Saturday, May 15, 2010

Would the housing build up in India's capital Delhi sustain?

I'm afraid not.

If you live in Delhi and read Times of India or Hindustan Times, you cannot miss the huge one-page advertisements for property units: apartments, golf course plots and luxury condominiums. The advertisements usually line the front and back pages, and show an architect or better, an artist's impression of the buildings to come up.

Several developers are selling affordable houses in integrated townships like Kundli, Sonepat, Gurgoan, Faridabad and Noida, while others are focussing on the high-end condominiums in the heart of the city and Noida.

1. High end condominiums start at Rs. 1.5 crore onwards and are going to be bought by people who already own a house. If they propose to move into their condominium after allotment ( I'm guessing a few years from now) they would sell their present house. This gives us a problem of today's demand of condominiums and the eventual demand for the buyer's homes in the futures.

2. Affordable houses are not so affordable that the average buyer will give a whole cash down for the entire amount. In fact such buyers are in a large minority. Most of the buyers will be young, first time buyers and will be taking 10-20 year loans for buying the apartments. Their repayment of principal and interest in turn, depends on their incremental salary, which depends on the economy as a whole.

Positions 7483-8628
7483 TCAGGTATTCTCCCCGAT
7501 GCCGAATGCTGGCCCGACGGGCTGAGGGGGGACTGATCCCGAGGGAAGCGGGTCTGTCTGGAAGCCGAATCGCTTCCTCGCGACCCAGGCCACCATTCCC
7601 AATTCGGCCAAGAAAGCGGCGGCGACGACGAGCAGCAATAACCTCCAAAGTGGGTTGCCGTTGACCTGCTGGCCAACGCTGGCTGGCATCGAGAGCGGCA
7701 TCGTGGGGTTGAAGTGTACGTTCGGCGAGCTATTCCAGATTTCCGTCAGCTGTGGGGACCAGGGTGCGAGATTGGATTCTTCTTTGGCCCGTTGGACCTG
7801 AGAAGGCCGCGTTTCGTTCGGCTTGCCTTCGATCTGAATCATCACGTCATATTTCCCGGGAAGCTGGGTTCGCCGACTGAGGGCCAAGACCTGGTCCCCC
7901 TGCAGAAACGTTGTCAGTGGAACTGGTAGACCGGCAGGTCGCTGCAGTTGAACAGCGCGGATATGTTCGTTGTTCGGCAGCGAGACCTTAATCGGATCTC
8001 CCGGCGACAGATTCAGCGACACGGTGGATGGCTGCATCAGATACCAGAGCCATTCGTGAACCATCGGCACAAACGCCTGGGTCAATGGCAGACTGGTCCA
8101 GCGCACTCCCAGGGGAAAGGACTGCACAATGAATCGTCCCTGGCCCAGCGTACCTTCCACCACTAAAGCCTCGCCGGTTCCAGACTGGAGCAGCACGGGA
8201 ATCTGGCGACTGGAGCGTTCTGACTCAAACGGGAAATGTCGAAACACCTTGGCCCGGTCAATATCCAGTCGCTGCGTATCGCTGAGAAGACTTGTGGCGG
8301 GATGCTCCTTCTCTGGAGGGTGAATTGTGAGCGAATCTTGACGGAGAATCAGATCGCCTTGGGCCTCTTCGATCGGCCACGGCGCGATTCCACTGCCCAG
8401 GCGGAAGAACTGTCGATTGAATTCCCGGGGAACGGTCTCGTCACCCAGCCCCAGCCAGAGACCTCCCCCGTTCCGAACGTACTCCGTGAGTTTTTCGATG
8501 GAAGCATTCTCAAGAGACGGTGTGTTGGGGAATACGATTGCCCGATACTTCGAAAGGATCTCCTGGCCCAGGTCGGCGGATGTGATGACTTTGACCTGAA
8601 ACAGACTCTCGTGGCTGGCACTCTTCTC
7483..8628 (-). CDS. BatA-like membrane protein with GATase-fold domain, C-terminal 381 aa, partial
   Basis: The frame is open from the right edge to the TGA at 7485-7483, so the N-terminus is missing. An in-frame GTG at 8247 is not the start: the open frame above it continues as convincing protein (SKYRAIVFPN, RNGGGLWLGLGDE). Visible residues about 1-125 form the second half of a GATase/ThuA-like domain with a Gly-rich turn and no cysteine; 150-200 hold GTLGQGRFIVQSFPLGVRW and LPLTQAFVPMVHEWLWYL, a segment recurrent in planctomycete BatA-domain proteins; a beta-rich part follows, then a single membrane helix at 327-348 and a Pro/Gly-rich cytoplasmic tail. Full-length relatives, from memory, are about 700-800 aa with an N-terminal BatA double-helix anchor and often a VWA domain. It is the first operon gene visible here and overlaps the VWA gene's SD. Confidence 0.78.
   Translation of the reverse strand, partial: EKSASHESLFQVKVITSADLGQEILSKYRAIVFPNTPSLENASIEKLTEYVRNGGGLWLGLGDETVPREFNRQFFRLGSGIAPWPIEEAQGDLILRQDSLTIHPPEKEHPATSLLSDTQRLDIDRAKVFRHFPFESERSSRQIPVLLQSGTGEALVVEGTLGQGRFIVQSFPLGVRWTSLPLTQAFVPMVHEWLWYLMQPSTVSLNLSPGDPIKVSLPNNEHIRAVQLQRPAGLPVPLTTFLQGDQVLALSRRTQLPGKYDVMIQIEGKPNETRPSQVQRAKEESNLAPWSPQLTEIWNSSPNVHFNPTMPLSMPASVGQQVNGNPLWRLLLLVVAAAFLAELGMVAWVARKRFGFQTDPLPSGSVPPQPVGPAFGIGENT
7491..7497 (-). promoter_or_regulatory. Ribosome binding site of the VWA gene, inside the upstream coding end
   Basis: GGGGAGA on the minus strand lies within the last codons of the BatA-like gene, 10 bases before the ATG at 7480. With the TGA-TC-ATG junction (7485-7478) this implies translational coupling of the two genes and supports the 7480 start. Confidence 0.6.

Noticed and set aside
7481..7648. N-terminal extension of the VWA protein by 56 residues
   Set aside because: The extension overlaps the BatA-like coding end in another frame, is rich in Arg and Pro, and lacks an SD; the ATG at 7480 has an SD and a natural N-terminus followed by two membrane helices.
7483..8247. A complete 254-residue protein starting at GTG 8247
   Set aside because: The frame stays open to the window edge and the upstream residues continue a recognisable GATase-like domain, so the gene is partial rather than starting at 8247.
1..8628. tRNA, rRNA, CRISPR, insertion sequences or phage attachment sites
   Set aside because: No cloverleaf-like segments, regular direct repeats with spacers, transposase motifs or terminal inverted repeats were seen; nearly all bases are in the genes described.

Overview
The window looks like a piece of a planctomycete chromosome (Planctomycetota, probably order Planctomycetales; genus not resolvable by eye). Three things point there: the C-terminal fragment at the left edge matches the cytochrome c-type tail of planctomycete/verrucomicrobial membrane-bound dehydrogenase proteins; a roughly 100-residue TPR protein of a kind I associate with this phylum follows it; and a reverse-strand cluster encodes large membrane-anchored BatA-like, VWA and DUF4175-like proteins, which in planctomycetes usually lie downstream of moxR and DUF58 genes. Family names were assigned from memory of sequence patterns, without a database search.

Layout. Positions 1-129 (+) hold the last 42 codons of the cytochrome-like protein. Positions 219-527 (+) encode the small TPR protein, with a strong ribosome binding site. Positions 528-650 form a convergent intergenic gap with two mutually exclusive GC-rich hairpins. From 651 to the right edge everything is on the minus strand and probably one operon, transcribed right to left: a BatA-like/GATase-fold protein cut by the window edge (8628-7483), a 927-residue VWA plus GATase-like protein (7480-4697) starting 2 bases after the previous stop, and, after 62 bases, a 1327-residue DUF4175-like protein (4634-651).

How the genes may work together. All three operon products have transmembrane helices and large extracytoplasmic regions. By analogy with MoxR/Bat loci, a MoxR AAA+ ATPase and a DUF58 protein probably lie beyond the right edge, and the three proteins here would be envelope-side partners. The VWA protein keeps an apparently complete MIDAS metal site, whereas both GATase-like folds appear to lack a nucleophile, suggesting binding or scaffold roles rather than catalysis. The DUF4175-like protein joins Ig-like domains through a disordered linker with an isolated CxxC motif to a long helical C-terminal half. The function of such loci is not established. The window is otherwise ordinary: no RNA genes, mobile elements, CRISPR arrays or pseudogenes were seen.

What if the default?
A similar situation prevailed in the US, but in that scenario, the majority of the owners were sub-prime borrowers, who had adjustable rate mortgages. After US house prices peaked, and started their downward movement, mortgage defaults started. Refinancing became tough, and mortgage backed securities lost most of their value.

The Indian borrowers are not sub-prime, but even them satisfying their repayment obligation isn't sure.

My above fears may be far fetched, but the immediate one is that of today's demand. Will Delhi and its surrounding population's financial capital soar up to buy one of the above property units? Will they shift? And what about the perennial problem of car parking, sealed shops, traffic, overcrowded buses and Metro in the metropolitan city?

1 comment:

  1. I remember that twin towers of Malaysia brought its economy down that time. Dubai Burj towers brought the economy of Dubai to its knees. I only hope Delhi property boom does not bring Indian economy down as India is a genuine growing story where even a lot of foreigners are coming to work in India.

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